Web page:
Global warming risks damaging lumber stock.  Worsening drought increases the incidence of forest wildfires and enhances forest destruction by insect pests which will be able to survive the warmer winters better than presently.

RB encourages business leaders to take an active role in addressing global warming and its harms.  As detailed above and in other findings in the report, various sectors of the economy, and differing regions of the country, will be economically impacted over the long time frame extending to the end of this century.  Robert E. Rubin, former Secretary of the Treasury and member of the Risk Committee states

“we have to begin by recognizing the reality and severity of [global warming] to our economies, both United States and globally, and really to life on earth more broadly as we know it. ….[T]his problem needs to be dealt with now. We cannot wait because greenhouse gases, once [emitted], remain [in the atmosphere] for centuries so that” the accumulated total of atmospheric greenhouse gases increases each year. 

RB recommends using the assessment that global warming risks serious harm to economic progress as a reason for undertaking steps to manage that risk.  It urges corporate leaders and investors to extend strategic time frames from the short term to the long term in order to counter expected damages.  The failure to invest in managing risk that might have been made 10-20 years ago has its consequences in the warming the world is currently experiencing.  Risk management going forward likewise must be undertaken with comparably long strategic time lines.  In particular, RB finds it is distinctly the role of business leaders to support establishing national policies at the federal level because, to date, there has been insufficient

“federal government support, resulting in a virtual ‘unfunded mandate by omission’ to deal with climate at the local level. [The authors] believe that American businesses should play an active role in helping the public sector determine how best to react to the risks and costs posed by climate change, and how to set the rules that move the country forward in a new, more sustainable direction.”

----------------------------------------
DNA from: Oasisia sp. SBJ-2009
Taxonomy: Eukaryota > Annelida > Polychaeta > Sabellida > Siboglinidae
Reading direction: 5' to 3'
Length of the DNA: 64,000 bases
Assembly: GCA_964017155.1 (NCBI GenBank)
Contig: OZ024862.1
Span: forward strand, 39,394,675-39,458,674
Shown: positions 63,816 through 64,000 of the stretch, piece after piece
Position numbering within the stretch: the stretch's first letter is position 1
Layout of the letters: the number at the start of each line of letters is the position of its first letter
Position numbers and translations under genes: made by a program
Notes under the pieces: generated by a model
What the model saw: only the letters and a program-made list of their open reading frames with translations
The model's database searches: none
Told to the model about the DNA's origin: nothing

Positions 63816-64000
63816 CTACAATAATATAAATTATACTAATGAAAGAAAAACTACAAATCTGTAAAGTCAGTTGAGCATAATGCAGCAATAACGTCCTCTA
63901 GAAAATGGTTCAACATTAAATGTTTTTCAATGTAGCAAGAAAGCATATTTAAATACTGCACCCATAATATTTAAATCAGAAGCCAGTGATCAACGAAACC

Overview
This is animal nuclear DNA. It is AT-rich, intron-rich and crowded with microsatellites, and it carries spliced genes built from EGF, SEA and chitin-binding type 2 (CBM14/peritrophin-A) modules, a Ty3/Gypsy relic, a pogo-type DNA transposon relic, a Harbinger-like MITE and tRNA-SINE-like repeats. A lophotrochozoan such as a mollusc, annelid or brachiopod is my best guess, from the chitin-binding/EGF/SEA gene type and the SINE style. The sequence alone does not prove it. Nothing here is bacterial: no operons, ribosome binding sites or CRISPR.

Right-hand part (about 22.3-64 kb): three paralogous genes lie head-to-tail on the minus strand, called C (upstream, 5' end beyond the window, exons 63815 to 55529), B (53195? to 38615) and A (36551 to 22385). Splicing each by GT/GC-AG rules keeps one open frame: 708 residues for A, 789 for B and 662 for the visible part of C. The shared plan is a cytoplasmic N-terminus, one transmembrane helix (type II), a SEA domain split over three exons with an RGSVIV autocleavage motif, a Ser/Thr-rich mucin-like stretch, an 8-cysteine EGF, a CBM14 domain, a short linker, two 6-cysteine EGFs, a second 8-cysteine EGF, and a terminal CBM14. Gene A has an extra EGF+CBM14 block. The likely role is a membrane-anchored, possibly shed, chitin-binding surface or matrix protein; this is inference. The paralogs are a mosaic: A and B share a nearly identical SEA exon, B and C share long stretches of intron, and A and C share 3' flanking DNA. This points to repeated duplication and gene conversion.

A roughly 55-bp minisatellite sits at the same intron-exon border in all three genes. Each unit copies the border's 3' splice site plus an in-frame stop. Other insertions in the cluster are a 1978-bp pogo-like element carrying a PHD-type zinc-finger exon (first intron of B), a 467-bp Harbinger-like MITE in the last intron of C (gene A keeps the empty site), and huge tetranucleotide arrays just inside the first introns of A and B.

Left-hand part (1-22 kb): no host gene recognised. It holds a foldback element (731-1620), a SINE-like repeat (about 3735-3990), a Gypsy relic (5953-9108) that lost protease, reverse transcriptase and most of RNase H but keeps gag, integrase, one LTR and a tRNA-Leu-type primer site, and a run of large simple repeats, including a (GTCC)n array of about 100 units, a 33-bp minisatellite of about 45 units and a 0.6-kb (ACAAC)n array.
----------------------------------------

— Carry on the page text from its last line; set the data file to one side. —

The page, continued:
ACP projects effects of mitigation on several socioeconomic sectors, and discusses adaptation in some hypothetical situations.  Importantly, it points out that, since the earth climate system has an extended thermal inertia built in, warming that was under way as long as perhaps 15 or more years ago still affects today’s regional climates.  Similarly, any changes in global warming arising from mitigation of emissions begun “now” will not produce significant results for at least one or two decades.  For this reason ACP emphasizes the projected effects of mitigation for the last two decades of this century.  In the sectors of agricultural yield, labor productivity, health (as reflected in mortality rates), violent crime rates and energy expenditures, the worst effects are found with the “business-as-usual” (RCP 8.5) scenario, and the mildest consequences are projected for the most stringent mitigation (RCP 2.6) scenario.

Adaptation involves both changes in behavior and investment in infrastructure and buildings.  In ACP adaptation measures are merited to help reduce exposure to climate risks during the inertial period explained above in which mitigation has not yet shown its effects, i.e., in the near and medium term.  Individuals can reduce their exposure to high temperature, relocate to other, more benign, locales, and so on.  In agriculture, the choice of crop to cultivate can be changed, and crop research may produce more hardy strains.  Investment in flood and storm surge abatement can be undertaken.  Investment in more energy-efficient appliances and in upgrading housing and office building stock for greater efficiency are also important.